- Hits and Missiles (Paramount Cartoon Studios)
- Out Of This World (Jack Kinney Productions)
- Popeye: The Last Resort (Gerald Ray Studios)
- Popeye: Swee’Pea Soup (Rembrandt Films)
- Popeye: Crystal Ball Brawl (Larry Harmon Pictures)
- Popeye, The Ace Of Space (Famous Studios)
I mentioned last week that “Popeye, The Ace Of Space” was a partial remake of an earlier, 1946, Popeye cartoon. So why not show that cartoon? Here’s “Rocket To Mars”.
It’s closer to “The Ace Of Space” than I had remembered, although I would say it’s also superior in most regards. Some of that is surely the sound design. After a functional opening, and a couple of the Looking at Heavenly Bodies jokes you’d expect from that era, “Rocket To Mars” features bombastic music, with a driving, well, martial beat that gives real power to the scenes of Mars, Ready For War. And Bluto as the Emperor of Mars gets a deep reverberating voice that fits nicely the slight redesign that makes him tall enough to really tower over Popeye.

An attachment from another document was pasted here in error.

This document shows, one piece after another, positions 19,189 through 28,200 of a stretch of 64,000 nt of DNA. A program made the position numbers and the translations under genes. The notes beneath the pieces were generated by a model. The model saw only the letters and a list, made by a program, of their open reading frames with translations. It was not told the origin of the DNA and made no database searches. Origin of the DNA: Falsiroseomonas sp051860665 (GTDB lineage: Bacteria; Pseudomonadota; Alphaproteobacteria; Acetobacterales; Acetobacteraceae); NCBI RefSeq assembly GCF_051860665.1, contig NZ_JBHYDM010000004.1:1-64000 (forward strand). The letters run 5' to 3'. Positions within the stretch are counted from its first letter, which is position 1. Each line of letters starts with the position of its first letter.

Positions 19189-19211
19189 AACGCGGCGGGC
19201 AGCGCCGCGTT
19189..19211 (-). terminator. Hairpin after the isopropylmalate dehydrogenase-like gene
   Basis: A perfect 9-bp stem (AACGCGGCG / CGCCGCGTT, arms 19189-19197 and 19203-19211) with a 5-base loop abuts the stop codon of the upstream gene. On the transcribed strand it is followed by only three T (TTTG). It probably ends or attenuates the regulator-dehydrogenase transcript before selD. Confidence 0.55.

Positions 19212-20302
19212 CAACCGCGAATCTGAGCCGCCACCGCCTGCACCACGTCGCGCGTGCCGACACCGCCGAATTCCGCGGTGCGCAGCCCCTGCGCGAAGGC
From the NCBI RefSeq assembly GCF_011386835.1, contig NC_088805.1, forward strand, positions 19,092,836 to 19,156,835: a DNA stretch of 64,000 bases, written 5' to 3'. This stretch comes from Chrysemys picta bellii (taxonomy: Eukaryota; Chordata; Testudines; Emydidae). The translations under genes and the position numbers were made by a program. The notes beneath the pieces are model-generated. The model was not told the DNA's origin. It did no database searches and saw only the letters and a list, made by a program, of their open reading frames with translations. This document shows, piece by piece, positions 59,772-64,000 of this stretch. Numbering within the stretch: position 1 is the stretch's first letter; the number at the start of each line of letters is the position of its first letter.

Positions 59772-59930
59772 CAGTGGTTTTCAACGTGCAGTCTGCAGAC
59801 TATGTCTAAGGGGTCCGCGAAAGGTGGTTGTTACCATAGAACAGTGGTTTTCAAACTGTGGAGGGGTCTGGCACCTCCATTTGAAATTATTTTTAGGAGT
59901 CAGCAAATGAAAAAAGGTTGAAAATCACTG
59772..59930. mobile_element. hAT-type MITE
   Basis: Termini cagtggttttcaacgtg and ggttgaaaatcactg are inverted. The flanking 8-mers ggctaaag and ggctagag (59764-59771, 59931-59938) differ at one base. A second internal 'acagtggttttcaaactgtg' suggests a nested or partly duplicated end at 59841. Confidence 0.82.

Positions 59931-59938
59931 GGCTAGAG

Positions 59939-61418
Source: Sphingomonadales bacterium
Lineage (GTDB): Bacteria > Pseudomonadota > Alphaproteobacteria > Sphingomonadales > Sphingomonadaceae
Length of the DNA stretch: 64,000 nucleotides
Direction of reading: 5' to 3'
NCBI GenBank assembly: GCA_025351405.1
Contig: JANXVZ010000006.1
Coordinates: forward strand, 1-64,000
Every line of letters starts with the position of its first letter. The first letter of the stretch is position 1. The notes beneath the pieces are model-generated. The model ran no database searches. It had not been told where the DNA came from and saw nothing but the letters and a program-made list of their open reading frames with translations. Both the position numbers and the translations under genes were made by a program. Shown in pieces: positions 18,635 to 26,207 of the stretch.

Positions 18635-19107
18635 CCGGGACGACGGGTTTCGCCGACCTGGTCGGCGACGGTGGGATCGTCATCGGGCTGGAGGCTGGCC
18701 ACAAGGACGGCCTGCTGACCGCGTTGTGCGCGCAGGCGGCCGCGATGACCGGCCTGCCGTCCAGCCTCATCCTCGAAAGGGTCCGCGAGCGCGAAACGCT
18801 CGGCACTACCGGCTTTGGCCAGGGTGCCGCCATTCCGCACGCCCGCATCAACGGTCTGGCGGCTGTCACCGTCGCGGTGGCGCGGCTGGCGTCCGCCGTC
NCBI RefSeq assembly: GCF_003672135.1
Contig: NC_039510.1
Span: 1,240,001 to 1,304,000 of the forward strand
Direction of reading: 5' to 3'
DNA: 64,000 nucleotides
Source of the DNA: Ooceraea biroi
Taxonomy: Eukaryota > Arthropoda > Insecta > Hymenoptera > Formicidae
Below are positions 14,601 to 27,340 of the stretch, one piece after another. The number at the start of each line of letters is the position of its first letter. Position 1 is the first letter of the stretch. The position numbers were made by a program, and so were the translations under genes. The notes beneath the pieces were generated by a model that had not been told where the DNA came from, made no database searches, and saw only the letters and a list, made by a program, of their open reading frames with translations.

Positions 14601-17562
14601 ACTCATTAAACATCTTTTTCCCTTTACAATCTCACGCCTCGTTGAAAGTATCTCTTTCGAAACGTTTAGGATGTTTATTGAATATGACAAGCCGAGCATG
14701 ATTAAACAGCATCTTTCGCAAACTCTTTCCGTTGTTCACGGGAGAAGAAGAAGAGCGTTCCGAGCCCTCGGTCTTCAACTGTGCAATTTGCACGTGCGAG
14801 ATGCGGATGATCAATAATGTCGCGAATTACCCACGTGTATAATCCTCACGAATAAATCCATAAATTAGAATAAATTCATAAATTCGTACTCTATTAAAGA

This cartoon has, to me, a real sense of menace behind it, and I wonder if that reflects it being made so near World War II. The cartoon was released in August 1946, but production was surely in production before V-J Day (it’s obscured in this cut, but the scene of Popeye spotting an 8-Ball in the sky originally featured a Japanese man ducking out from behind it; I understand having the scene during the war but it’s still surprising to me they bothered filming it after the Occupation began), and the slow multiplanar pans across fields of war plants feels informed by having living experience with a monstrously large war. For that matter, Jack Mercer, the normal voice of Popeye, only does the voice work for part of this cartoon; Mercer was drafted.
And I like the amusement park that Mars gets turned into, as the result of what seems like an earlier-than-average Eating Of The Spinach. It’s a shame that the premise of sending Popeye to Mars precludes giving the new place its obvious name: Luna Park.